Last summer, sunbathers lounging along Rio de Janeiro’s and Sao Paulo’s white sandy beaches could check their e-mail, scan headlines and shop online from Internet-enabled carts.
The brightly painted carts came equipped with laptops connected to a wireless service provided by Enterasys, one of the country’s 20 wireless operators, plus content provided by Yahoo’s Brazilian unit.
Recent developments such as these laptop-equipped carts roaming the beaches of Rio and Sao Paulo are a good indication that Latin America is starting to catch up with the rest of the planet. Ocean-front wireless access is a hint, but only a hint, of what’s on the horizon not only for Brazil, but also for the rest of the region.
It is estimated that there are only around seven computers per 100 people in Latin America. To bridge the digital divide, governments have developed telecentres where people can surf the Internet, often free of charge. Cybercafés, offering Internet services and often also VoIP telephony, have mushroomed throughout the region.
But the rising star for fixed-line operators in Brazil is ADSL. According to Teleco Brasil, ADSL accounted for 83.5% of total broadband subscribers at end-2004. Teleco Brasil estimated that the number of broadband lines would continue to grow by around 90% during 2005, to reach 4.21 million subscribers by year-end, of which 85% would be ADSL.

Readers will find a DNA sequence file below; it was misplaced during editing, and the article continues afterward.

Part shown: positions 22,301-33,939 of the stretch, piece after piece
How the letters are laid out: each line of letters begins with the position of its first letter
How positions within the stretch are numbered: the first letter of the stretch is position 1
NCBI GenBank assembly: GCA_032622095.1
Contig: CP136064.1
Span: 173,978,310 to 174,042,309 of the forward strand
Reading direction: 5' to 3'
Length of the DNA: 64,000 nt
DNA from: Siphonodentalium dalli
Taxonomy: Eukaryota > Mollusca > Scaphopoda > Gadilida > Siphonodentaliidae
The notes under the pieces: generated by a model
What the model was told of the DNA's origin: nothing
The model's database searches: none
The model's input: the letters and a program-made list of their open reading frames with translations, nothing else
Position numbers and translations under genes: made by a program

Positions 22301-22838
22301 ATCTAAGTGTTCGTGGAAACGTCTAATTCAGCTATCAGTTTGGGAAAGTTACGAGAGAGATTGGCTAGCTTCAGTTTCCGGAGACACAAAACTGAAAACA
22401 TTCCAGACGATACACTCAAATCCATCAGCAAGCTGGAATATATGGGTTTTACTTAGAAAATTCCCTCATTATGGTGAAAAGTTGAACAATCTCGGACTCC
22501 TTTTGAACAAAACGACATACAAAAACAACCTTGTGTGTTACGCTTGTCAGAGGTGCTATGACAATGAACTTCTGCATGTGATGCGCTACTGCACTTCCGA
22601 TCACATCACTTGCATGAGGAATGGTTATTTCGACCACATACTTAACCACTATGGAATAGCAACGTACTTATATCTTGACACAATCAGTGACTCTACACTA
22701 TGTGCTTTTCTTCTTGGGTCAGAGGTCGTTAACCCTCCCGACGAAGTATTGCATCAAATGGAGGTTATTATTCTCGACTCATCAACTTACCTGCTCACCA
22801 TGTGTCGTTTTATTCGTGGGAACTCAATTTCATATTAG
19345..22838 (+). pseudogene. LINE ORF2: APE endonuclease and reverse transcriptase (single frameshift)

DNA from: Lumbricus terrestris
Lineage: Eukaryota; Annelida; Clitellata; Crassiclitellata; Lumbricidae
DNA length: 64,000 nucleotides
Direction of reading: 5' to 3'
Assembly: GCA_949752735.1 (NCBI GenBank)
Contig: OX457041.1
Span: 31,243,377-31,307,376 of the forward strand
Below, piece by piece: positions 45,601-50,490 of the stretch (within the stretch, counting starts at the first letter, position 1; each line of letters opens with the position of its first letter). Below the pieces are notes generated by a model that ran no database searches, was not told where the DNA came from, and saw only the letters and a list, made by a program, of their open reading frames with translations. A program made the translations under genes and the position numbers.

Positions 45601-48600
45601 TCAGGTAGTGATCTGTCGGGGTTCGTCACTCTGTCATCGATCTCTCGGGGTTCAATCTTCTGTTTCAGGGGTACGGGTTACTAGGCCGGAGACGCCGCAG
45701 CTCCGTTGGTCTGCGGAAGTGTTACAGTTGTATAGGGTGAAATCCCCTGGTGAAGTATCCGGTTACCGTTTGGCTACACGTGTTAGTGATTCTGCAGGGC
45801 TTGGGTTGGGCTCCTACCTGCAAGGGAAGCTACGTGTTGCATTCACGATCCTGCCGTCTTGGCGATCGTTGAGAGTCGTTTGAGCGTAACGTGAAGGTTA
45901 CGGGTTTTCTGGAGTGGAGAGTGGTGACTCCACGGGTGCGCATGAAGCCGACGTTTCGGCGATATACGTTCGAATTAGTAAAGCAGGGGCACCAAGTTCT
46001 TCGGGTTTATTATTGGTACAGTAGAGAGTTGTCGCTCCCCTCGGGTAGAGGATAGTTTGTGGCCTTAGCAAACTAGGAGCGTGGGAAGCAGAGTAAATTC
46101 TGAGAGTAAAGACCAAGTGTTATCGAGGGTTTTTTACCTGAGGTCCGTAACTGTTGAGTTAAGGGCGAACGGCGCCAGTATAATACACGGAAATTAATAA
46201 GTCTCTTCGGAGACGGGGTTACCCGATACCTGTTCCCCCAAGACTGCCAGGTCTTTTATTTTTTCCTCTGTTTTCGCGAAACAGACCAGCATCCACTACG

In fact, Latin America is one of the world’s most promising broadband markets, growing at an annual rate of around 87% (2004). The Latin American broadband leaders are Brazil, Chile, Argentina and Mexico, and in early 2005 these four countries accounted for 87% of all broadband subscribers in the region. Technologies include cable modem, DSL, wireless broadband and satellite broadband. Of these, ADSL has emerged as the clear leader, growing by 104% in 2004.
Brazil – Data, Internet, Broadband and E-Services;
Latin America – Data, Internet, Broadband and E-Services.
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